The second feature, meanwhile, places flooring strategic layers on the table. In total, Golden Sun has twenty-eight Djinn; that is, seven belonging to each of the four basic elements. These powerful beings are mostly found around the explorable areas of Weyward, usually behind magic-related puzzles, hence giving extra incentive for exploration. And although gathering them is optional, players will want to locate and grab as many of them as possible for a trio of reasons. Firstly, because when used in battle each creature is, effectively, a magical move that either boosts one of the party’s stats or attacks enemies while having the chance to cause a status effect. Secondly, since it is possible to give up to seven Djinn to each character, doing so allows gamers to not just configure the sets of attacks all members of the party have, but also change their class and – consequently – their available Psynergy moves, lending the game gigantic room for customization and strategy-building. Finally, whenever a Djinn is called upon, it generates an orb of the element to which it belongs; and when accumulated, these can be spent to summon mighty deities that deal huge blows to foes and are especially useful against some of the quest’s hardest bosses.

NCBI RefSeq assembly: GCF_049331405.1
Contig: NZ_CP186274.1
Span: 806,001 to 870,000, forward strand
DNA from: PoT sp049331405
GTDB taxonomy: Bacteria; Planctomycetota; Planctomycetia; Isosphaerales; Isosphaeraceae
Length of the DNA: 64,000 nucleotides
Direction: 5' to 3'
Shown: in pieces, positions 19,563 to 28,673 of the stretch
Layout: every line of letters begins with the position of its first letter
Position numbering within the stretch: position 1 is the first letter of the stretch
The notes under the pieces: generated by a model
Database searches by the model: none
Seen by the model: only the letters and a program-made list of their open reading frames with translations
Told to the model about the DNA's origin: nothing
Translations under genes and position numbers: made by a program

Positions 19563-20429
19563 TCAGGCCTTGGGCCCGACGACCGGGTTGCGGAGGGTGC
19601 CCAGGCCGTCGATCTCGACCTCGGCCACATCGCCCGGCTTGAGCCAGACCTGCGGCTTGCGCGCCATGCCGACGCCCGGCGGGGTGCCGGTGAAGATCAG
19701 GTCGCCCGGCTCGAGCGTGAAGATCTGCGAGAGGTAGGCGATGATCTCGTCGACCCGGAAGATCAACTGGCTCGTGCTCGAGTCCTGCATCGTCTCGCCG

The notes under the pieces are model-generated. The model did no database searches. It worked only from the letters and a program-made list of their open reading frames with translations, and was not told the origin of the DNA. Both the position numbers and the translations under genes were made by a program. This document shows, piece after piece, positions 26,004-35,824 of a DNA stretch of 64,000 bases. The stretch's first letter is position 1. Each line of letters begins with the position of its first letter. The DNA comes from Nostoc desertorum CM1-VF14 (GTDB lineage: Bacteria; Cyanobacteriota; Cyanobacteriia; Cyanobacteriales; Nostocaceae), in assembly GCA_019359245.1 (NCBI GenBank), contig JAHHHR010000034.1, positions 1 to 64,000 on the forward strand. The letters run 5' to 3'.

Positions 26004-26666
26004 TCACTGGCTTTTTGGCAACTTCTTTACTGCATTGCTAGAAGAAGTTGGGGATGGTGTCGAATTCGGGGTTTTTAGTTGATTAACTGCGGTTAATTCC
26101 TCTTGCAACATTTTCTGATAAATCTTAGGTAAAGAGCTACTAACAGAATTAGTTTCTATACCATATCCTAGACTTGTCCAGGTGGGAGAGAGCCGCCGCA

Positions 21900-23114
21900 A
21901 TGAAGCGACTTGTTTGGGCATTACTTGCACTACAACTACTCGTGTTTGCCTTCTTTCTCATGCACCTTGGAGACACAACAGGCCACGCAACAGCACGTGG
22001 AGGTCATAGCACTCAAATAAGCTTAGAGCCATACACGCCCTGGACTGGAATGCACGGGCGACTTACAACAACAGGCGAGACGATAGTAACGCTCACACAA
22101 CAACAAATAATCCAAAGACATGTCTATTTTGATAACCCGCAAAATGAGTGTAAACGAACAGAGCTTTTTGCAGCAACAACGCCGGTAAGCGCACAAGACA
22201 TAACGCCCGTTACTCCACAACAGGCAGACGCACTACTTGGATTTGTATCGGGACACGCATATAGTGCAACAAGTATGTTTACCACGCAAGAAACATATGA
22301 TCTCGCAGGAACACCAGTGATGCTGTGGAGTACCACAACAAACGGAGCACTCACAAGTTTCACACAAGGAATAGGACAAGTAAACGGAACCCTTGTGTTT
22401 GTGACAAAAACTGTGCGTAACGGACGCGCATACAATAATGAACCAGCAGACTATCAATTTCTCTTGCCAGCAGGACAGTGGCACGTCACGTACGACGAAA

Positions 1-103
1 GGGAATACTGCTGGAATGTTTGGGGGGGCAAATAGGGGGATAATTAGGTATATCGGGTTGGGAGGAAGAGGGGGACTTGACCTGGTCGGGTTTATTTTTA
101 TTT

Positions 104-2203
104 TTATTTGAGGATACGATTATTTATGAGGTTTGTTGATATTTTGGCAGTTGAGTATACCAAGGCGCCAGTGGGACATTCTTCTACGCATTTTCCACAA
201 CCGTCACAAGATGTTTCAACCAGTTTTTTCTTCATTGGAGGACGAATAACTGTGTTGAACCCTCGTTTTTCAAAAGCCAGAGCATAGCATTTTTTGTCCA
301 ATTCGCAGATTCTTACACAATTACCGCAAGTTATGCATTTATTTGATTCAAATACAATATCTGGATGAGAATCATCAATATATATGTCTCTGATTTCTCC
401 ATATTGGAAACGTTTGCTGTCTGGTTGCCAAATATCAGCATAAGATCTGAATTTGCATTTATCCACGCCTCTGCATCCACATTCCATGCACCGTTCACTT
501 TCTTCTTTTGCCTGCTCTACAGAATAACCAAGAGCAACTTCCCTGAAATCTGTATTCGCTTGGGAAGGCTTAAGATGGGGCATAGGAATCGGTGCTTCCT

As it infused a traditional RPG with a brand of cartoonish cuteness that is usually exclusive to products made within Nintendo’s own walls, it is clear Camelot did not forget to back up those fireworks in presentation with deep strategic layers and opportunities for gamers to toy around with characters and their skills. Therefore, Golden Sun is a balanced game that knows how to appeal to the two audiences it could possibly reach: those that are experts in the genre and want to experience a competent and large handheld adventure; and those that, lured in by its charm, will fall into the grasp of a compelling role-playing quest they would have probably stayed away from had it lacked the Nintendo seal. And in both cases, Golden Sun will please, because its polished mechanics, lovable characters, and gameplay experiments are successful enough that it is clear they were created by a company that had spent a good portion of the decade that preceded its release fine-tuning their skills as RPG creators.